How many times have you driven past Moose Crossing Garden Center in Waldoboro and wished you could grow plants as pretty as the ones sold there — and keep them alive and thriving?
Enter Moose Crossing grower and co-owner Tyler Lupien, who offers his expert advice to inexperienced and/or fearful gardeners on what to plant in order to have the greatest chance of being successful.
When asked for a brief list of plants for the novice gardener, Lupien said he “tried to pick plants that are quite easy to care for.” He came up with a short-but-sweet list of annuals and perennials.
But first, let’s deal with some basic terminology – the definition of “annuals” versus “perennials.”
Annuals, according to gardenguides.com, are “plants that have just one growing cycle. They are planted in the spring and die in the fall after the first frost.” Marigolds, morning glories, violas, and pansies are examples of annuals.
Perennials, the website offers, “grow and multiply in the garden for three-plus years.” Peonies, hostas, and black-eyed Susans, for instance, are perennials.
For those interested strictly in container gardening, gardenguides.com offers this advice: “For most gardeners, annuals are their choice for their container plantings. However, some gardeners plant perennials in their containers, and then transplant them into their gardens in mid- to late summer so that they will return the following year.”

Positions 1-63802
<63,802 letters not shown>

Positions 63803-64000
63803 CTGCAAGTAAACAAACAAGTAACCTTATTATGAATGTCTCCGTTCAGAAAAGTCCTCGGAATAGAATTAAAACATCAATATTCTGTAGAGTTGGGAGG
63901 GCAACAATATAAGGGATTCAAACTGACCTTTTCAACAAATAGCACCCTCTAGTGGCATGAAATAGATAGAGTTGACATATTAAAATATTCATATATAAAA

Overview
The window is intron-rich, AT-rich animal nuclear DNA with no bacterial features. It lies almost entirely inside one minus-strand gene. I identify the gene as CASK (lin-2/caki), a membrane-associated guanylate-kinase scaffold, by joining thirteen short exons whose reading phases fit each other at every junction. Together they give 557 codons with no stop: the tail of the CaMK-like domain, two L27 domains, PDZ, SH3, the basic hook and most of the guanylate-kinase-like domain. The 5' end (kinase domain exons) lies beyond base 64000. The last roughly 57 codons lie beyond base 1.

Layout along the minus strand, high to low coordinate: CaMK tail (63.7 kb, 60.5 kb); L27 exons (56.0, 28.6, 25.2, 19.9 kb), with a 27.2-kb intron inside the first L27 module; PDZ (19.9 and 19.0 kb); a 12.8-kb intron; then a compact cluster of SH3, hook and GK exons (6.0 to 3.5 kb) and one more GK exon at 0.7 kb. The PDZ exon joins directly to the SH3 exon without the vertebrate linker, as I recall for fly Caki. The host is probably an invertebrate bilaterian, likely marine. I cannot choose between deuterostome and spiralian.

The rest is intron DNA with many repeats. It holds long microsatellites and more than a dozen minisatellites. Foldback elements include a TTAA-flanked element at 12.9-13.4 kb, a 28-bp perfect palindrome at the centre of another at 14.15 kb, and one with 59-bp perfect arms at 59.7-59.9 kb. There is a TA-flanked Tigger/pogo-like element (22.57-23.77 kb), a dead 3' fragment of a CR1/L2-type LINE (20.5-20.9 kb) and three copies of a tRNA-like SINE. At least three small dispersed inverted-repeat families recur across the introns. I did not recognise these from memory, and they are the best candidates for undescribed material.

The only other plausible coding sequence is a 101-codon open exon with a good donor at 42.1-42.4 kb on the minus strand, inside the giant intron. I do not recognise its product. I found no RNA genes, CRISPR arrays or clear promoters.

Here is Lupien’s go-to list:
The pansy, according to Lupien, is “one of the few flowering plants you can plant now that will take very cold spring weather. It will take a freeze if properly hardened off, which ours are, as well as snow on top — let’s hope that is over!”
Pansies are available in bright colors and are easy to care for. Lupien notes that they “are traditionally thought of as a spring crop because they tend to slow down flowering in the heat of the summer, but if you site them in a cooler spot or light shade, they can bloom throughout the season.”
“These vigorous hybrid petunias will fill a spot like no other,” says Lupien. Available in a wide range of colors, they are “extremely fast-growing and floriferous. These plants need much less cleaning than traditional bedding petunias. Prune aggressively if needed. Will take some cool temperatures – 30 degrees — but not much more (cold than that).”
“The lovely blooms on this old-fashioned plant are sure to please,” Lupien offers. “Available in a wide range of cheery colors, these plants are best suited for shade or part shade. Plant after danger of frost.”
“Heuchera, or coral bells, are a perennial for shade or part shade that gardeners are finding a wide range of uses for,” says Lupien. “They have a lovely bell-shaped flower that attracts pollinators, but are also used for their wide leaves of colors ranging from chartreuse to orange to burgundy.”
Shasta daisy (Leucanthemum):
Lupien describes the Shasta daisy, a hybrid daisy developed by Luther Burbank in northern California in the 1890s, as a “traditional perennial favorite for late summer color.”
This classic daisy is “great in a sunny or partly sunny location,” he says. “Various heights of white, cream, or yellow flowers are held above glossy green foliage. Many feathery or frilly blossoms are also available.”
Lupien says the Shasta daisy is easy to grow “and a very hardy perennial for the border” of one’s garden.
Moose Crossing Garden Center is located at 3033 Atlantic Highway, Waldoboro. According to its website, moosecrossinggardencenter.com, Moose Crossing “has been growing plants in Midcoast Maine since 1973, founded on the principles of providing high-quality, locally grown products at affordable prices.
“The Lupien family (business) has slowly grown from one small greenhouse to 19 greenhouses covering 80,000 square feet of growing and retail space.”
Moose Crossing Garden Center is open seven days a week from 9 a.m. to 5 p.m.